Unfortunately, stress is an everyday part of life – and not just human life either. Even the cutest puppy you get from Pawrade can get worked up occasionally. However, the question is – what do you do when it starts happening regularly?

Like humans, stress levels in dogs can vary wildly – as do their stress triggers and responses to stress. Some dogs just kind of “roll with it” when they’re in a stressful situation, while other doggos are quick to launch into panic mode.

However, the fact that your dog isn’t panicking in stressful situations doesn’t mean they’re not experiencing stress – making their stress easier to miss or ignore. And if you let it go on for a while, you’ll find that chronic stress isn’t good, especially for younger puppies.

Why is that, and how can you help your dogs manage stress? We’ll explore those questions in-depth right here!

Consequences of Stress for Dogs

You don’t need to be a psychologist or a veterinarian to figure out that constant stress isn’t the healthiest thing for your pup. Sometimes, acute, temporary stress can be good – especially in genuinely stressful situations. It’s a sign that your dog is healthy and properly reacting to certain situations. And it means they’ve got the instincts they need to keep them safe.

However, constant, chronic stress is the exact opposite. It has a detrimental effect on a dog’s well-being, including their:

  • Digestive systems;
  • Immune responses;
  • Cardiovascular health
  • Sleep.

It’s also important to note that, in the long run, the stress levels of owners and their dogs tend to synchronize – colloquially speaking, dogs pick up on your vibe. So, besides becoming better at handling your own stress, what can you do about this?

Well, you can learn to recognize when your pooch is particularly stressed-out. Sure, most dog owners know the most common ones – trembling, increased growling and barking, or diarrhea.

However, there are some others you should know about:

  • Excessive shedding
  • Constant yawning, followed by a whine or a squeak
  • Hiding behind you or other household furniture
  • Pacing back and forth
  • Panting and drooling when they’re not actually tired

Okay, so now you have a better idea of how your dog shows that they’re stressed out. But when you do, what can you actually do to help them? Unfortunately, you can’t just talk things through like you would with a human companion – so you need a different way to show them that you’ve got their back and that everything will be okay.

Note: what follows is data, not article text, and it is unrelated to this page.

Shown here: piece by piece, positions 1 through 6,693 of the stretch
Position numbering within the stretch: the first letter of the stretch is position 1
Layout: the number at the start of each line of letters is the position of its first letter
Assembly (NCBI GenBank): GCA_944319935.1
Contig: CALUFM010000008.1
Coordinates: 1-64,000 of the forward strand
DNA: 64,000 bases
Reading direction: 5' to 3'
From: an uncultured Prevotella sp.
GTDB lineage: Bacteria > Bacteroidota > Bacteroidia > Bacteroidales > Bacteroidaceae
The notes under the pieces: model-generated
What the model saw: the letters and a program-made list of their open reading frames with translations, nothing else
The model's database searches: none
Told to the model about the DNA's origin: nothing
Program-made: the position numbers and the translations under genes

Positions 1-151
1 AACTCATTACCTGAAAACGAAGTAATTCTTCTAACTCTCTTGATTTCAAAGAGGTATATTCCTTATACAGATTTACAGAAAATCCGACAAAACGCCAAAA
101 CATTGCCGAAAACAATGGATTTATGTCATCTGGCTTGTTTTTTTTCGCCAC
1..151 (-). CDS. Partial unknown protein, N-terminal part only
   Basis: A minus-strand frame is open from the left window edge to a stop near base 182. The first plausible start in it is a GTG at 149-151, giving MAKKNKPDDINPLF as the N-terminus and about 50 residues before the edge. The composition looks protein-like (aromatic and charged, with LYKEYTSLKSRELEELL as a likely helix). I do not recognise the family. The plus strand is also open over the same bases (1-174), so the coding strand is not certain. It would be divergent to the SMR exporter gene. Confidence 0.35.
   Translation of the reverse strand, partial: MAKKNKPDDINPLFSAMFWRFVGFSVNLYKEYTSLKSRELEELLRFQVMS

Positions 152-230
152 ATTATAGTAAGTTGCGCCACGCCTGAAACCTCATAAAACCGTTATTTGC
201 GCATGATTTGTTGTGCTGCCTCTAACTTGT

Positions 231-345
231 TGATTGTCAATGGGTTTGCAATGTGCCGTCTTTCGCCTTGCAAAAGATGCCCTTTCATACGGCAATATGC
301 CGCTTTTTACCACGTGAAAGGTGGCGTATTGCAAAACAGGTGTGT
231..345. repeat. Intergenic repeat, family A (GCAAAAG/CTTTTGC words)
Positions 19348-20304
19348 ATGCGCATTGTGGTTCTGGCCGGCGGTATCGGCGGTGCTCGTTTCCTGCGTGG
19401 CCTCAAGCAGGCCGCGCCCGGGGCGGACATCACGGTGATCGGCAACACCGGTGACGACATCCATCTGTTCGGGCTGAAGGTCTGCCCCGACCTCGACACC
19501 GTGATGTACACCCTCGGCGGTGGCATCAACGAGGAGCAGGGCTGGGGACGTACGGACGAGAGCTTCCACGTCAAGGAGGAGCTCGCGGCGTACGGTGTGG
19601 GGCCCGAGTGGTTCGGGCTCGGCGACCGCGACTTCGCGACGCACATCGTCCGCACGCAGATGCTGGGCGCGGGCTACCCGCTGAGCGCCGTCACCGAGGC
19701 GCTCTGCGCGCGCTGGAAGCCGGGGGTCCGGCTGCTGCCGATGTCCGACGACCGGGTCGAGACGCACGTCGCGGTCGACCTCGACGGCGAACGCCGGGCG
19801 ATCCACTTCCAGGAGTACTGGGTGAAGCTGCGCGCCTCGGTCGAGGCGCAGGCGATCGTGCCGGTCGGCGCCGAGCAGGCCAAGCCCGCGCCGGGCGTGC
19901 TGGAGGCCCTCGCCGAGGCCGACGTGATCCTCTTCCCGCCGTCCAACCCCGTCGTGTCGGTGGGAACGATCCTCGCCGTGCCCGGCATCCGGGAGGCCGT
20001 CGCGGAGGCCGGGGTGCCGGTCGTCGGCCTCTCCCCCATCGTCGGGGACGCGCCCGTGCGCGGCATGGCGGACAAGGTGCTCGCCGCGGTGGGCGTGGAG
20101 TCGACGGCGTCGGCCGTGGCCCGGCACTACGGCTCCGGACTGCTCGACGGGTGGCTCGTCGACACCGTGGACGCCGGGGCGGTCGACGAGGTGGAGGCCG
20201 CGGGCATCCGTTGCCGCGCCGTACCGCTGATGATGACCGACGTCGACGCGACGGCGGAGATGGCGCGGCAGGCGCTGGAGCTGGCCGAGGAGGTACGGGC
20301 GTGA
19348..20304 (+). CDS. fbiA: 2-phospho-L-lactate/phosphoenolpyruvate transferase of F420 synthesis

Let’s take a look at some of the main methods experienced dog owners use to calm their pups.

How To Calm Down A Stressed-Out Dog – Three Great Methods

For starters, you need to remember something pretty basic about stress – it always has a source. And if the source isn’t a specific health issue your dog is going through internally, it’s likely an outside source.

In that case, you’ve got two options: remove the source of stress, or remove your pet from the situation. Common stressors are crowded streets, fireworks, and bikes. And the solution is putting some distance between them and your dog – but only temporarily.

The devil lies in the details here – while you may want your dog to feel better in the short term, the solution isn’t to constantly teach him to avoid stressors. Instead, you should plan to train them in the long run; removing stressors only works if it’s short-term, situational management. ]

Apart from that, another thing you can do is to provide them with comfort. Just consider what you’d do if your child or baby were experiencing a lot of stress about something – or crying during a lightning storm. That’s right, you’d coddle them! And as much as you can, you should do the same for your dog.

Finally, consult your veterinarian if you notice your dog is chronically stressed and can’t figure out what to do. They’ll do a thorough check to see if an underlying medical condition isn’t causing all of that stress – and if it isn’t, they could still provide some helpful insights. For instance, they might refer you to a veterinary behaviorist or a trainer that could help. Also, if necessary, they could prescribe medications that reduce anxiety.

And as a bonus fourth tip – you could always help your dog get some exercise. Physical activity is an excellent stress reducer, both for dogs and humans. And playing fetch or going for a brisk walk could be equally beneficial for your dog and yourself.

At the end of the day, it’s crucial to distinguish between temporary and chronic stress. The whole point of fear is to warn us of potentially dangerous environments and situations – so sometimes, stress is our protector. If your dog experiences stress because of a legitimate acute source of anxiety, don’t think too much of it.